Paul Beeler said his son, a father of four, had recently been working as a security guard on the Capitol grounds, and that he had held other security jobs over the years. “He was proud of the work he was doing with the police and the National Guard,” the father said.

              Asked if he thought his son supported a peaceful transition of power, Paul Beeler said, “That’s the reason he’s there.”


              The elder Beeler said he had grown worried about his son when he did not return his text messages on Friday night, and that he had called him on Saturday morning, when he thought his son would be returning to Virginia after his shift. He and his wife discovered that Mr. Beeler had been arrested when she received a call from a reporter, he said.

              Law enforcement officials have said they are alarmed by chatter among far-right groups and other racist extremists who are threatening to target the nation’s capital to protest Mr. Biden’s electoral victory. Federal agencies have tried to keep some people who breached the Capitol with weapons earlier this month from returning to the city, including by restricting their ability to board commercial planes, according to an administration official.

              Mr. Biden has resisted calls to move the inauguration ceremony indoors for the sake of safety. His inauguration committee had already been planning a scaled-back celebration with virtual components because of the coronavirus.
              ___________

              This whole story is a collection of contradictions...
              Supporting or defending Donald Trump is such an unforgivable moral failing that it calls every bit of your judgement and character into question. Nothing about you should be trusted if you can look at this man and find redeemable value

              Comment


              • Originally posted by Albany Rifles View Post

                Oracle, fine....pay attention. See what is happening. But like Big Fella says, don't argue with me about what is happening within my country because you don't understand what is going on.

                You aren't living it.

                I know the expression "When America Sneezes, the World Catches Cold". But don't try to be the doctor from a distance.


                Careful, citizenship and residency do not come with insight.
                It is perfectly possible to know quite a lot about something without being an actual part of it.
                Indeed, it may even be desirable.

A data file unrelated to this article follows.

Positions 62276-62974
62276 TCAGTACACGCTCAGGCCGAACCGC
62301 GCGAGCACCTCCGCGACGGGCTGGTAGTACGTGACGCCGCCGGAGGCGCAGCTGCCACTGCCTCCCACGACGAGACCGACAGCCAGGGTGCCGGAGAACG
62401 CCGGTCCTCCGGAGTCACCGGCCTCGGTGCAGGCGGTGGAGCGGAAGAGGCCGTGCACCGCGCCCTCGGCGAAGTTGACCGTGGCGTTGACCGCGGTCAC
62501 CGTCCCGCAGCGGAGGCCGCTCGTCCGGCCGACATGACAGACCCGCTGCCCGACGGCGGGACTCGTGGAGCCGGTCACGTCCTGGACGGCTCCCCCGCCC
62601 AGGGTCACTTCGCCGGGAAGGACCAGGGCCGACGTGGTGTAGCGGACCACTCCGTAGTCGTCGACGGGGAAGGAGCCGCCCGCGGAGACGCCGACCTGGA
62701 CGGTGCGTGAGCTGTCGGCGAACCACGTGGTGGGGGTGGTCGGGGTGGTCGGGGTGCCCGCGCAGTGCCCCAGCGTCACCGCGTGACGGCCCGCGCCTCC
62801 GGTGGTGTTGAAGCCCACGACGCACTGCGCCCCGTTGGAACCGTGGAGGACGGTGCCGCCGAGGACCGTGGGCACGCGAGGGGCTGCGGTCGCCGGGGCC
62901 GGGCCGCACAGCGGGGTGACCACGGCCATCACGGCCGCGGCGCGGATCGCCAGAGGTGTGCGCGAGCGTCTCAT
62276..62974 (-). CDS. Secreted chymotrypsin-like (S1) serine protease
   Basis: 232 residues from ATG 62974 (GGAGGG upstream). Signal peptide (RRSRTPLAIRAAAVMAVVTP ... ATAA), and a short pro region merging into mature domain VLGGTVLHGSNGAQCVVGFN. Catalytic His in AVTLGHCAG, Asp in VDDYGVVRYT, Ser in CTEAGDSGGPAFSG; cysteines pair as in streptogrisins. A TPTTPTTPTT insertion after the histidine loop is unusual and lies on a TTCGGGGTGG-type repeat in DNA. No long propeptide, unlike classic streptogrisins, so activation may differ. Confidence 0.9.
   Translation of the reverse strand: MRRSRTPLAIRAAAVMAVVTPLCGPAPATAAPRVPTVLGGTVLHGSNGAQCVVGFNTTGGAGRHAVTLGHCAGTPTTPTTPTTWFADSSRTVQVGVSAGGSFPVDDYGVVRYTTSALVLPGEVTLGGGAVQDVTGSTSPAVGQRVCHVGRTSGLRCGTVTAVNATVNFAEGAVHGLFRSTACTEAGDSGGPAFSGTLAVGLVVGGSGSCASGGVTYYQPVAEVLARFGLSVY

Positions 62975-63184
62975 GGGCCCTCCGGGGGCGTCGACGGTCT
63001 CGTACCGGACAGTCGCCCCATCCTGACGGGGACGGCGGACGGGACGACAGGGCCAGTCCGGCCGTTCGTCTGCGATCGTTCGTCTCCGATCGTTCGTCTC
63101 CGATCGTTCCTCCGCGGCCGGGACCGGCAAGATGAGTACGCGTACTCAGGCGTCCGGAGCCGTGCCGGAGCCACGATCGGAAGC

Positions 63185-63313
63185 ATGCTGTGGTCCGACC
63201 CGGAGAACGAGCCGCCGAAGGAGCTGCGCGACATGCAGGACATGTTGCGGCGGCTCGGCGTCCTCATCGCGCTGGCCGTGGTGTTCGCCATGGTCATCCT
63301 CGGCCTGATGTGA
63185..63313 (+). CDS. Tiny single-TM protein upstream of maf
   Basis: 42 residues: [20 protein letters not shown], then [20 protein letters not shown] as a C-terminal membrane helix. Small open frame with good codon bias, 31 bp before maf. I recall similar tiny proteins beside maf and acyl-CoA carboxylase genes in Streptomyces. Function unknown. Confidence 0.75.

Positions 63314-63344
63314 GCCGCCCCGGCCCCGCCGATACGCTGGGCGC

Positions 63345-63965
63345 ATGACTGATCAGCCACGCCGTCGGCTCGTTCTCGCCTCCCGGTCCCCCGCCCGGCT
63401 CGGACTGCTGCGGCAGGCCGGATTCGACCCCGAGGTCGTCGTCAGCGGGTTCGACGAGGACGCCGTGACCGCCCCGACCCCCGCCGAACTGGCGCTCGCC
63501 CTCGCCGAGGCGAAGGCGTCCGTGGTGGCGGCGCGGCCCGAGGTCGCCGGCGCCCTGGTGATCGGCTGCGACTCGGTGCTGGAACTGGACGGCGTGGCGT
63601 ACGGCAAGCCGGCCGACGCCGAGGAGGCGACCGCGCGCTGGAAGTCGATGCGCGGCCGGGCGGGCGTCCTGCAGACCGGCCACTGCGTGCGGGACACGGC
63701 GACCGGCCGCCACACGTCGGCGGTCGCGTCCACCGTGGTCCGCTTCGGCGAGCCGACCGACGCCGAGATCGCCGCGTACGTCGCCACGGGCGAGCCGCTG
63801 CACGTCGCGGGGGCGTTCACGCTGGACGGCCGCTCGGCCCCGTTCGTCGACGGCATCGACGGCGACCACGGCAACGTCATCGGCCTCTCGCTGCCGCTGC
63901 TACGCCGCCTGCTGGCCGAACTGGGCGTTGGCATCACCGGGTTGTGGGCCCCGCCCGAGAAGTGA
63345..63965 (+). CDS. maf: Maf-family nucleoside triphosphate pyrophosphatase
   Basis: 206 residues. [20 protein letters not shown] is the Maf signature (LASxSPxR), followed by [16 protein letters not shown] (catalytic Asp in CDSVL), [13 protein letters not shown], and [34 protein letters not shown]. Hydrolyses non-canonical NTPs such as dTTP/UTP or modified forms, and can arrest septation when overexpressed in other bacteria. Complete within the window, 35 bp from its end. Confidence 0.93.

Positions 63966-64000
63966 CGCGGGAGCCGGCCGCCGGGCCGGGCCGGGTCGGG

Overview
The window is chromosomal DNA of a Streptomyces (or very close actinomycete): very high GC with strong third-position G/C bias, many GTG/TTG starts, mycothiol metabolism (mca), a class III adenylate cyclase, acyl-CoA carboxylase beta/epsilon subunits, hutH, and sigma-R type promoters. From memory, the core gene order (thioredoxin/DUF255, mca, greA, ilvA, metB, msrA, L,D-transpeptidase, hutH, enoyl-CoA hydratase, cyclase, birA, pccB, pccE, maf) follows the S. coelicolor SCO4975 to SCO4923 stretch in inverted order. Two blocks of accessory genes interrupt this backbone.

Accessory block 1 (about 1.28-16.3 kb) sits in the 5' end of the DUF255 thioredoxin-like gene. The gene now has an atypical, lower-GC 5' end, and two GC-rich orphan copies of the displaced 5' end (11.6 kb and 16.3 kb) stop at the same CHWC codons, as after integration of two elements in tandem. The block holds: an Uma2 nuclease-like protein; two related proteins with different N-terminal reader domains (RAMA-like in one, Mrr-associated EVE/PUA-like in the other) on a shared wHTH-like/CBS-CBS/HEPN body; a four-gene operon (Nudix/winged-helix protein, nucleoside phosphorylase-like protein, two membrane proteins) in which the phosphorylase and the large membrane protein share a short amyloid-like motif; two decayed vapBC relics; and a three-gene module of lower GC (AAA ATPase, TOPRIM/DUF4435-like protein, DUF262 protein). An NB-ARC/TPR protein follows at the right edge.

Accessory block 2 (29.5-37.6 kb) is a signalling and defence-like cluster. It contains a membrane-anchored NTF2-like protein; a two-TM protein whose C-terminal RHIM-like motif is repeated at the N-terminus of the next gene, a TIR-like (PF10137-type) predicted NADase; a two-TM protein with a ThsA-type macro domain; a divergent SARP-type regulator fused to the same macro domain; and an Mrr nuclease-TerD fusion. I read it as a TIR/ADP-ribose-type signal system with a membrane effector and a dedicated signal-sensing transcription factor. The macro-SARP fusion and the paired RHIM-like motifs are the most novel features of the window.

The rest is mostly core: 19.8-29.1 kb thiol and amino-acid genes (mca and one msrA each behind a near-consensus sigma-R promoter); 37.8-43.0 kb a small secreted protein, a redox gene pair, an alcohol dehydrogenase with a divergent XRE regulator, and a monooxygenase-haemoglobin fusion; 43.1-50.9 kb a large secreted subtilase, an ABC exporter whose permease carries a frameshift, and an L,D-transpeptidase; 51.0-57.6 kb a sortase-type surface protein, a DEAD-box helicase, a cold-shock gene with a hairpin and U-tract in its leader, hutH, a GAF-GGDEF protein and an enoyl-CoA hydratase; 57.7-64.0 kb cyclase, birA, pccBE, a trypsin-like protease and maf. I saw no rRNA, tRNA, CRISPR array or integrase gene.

Not saying that's necessarily the case here, but the gross generalization isn't valid.
                Trust me?
                I'm an economist!

                Comment


                • Originally posted by Albany Rifles View Post

                  Oracle, fine....pay attention. See what is happening. But like Big Fella says, don't argue with me about what is happening within my country because you don't understand what is going on.

                  You aren't living it.

                  I know the expression "When America Sneezes, the World Catches Cold". But don't try to be the doctor from a distance.
                  When did I ever say I know more than you or I am living it. Infact, it is some of you guys who made me realise that even YouTube has far-right channels, which I used to think was a place for having fun.
                  Politicians are elected to serve...far too many don't see it that way - Albany Rifles! || Loyalty to country always. Loyalty to government, when it deserves it - Mark Twain! || I am a far left millennial!

                  Comment


                  • Originally posted by DOR View Post

                    Careful, citizenship and residency do not come with insight.
                    It is perfectly possible to know quite a lot about something without being an actual part of it.
                    Indeed, it may even be desirable.

                    Not saying that's necessarily the case here, but the gross generalization isn't valid.
                    Agree with this. There are nuances of any nation that an outsider is unlikely ot ever come to terms with, but there are also things we can understand & engage with to a fairly high degree if we inform ourselves. I am regularly shocked at the levels of ignorance, willful or otherwise, that I encounter among Americans. Not so frequently on this website (these days anyway), but certainly elsewhere. Every nation has people who blind themselves to even basic factual information about their own societies. An informed outsider may see what they choose not to.

                    Of course, that requires the outsider to be informed & engaged.
                    sigpic

                    Win nervously lose tragically - Reds C C

                    Comment


                    • Originally posted by astralis View Post
                      DOR,



                      nah. even LBJ doesn't get "FDR" status, and he did a LOT more than Obama.

                      Obama pushed through two big things -- stimulus and the ACA, and the first wasn't a policy goal of the Democrats, it was a response to a disaster.